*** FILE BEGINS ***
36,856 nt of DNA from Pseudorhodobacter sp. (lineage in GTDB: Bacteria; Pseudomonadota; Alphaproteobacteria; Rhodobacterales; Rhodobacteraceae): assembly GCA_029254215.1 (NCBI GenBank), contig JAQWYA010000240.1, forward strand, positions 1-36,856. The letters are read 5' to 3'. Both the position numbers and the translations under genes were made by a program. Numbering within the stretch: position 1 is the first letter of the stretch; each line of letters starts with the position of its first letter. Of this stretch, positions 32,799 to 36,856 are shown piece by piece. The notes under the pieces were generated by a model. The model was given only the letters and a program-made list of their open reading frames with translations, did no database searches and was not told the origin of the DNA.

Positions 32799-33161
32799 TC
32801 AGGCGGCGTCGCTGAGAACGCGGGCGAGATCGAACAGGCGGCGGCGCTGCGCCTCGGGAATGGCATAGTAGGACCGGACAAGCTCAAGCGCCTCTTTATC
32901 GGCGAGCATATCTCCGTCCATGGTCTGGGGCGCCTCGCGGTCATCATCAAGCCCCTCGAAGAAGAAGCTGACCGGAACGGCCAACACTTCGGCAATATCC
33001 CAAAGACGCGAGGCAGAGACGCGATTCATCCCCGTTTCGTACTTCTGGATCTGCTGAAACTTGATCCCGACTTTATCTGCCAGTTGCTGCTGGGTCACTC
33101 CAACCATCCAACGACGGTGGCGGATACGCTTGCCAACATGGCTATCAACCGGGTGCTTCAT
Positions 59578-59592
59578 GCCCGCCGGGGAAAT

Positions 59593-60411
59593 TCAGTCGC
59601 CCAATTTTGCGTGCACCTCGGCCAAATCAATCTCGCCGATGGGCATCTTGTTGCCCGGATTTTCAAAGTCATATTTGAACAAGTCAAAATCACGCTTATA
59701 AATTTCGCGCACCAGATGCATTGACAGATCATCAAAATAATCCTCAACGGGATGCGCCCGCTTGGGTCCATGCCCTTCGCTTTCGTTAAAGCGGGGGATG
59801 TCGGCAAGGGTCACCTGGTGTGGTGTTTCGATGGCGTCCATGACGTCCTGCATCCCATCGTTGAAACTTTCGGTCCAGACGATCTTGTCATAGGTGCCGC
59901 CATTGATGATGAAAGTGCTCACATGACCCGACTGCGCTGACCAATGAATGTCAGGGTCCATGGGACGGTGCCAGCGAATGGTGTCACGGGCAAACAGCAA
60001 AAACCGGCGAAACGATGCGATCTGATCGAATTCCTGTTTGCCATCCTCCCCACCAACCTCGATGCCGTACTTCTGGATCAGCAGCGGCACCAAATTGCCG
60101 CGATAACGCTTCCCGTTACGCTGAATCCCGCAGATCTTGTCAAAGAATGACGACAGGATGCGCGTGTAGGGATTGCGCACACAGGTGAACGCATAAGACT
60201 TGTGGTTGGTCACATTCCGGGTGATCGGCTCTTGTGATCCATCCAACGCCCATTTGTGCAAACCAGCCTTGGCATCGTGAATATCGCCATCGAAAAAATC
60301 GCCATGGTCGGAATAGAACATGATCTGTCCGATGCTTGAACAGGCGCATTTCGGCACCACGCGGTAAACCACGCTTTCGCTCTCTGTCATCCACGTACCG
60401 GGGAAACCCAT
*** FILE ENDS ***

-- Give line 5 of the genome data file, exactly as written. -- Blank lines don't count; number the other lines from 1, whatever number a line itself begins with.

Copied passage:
32901 GGCGAGCATATCTCCGTCCATGGTCTGGGGCGCCTCGCGGTCATCATCAAGCCCCTCGAAGAAGAAGCTGACCGGAACGGCCAACACTTCGGCAATATCC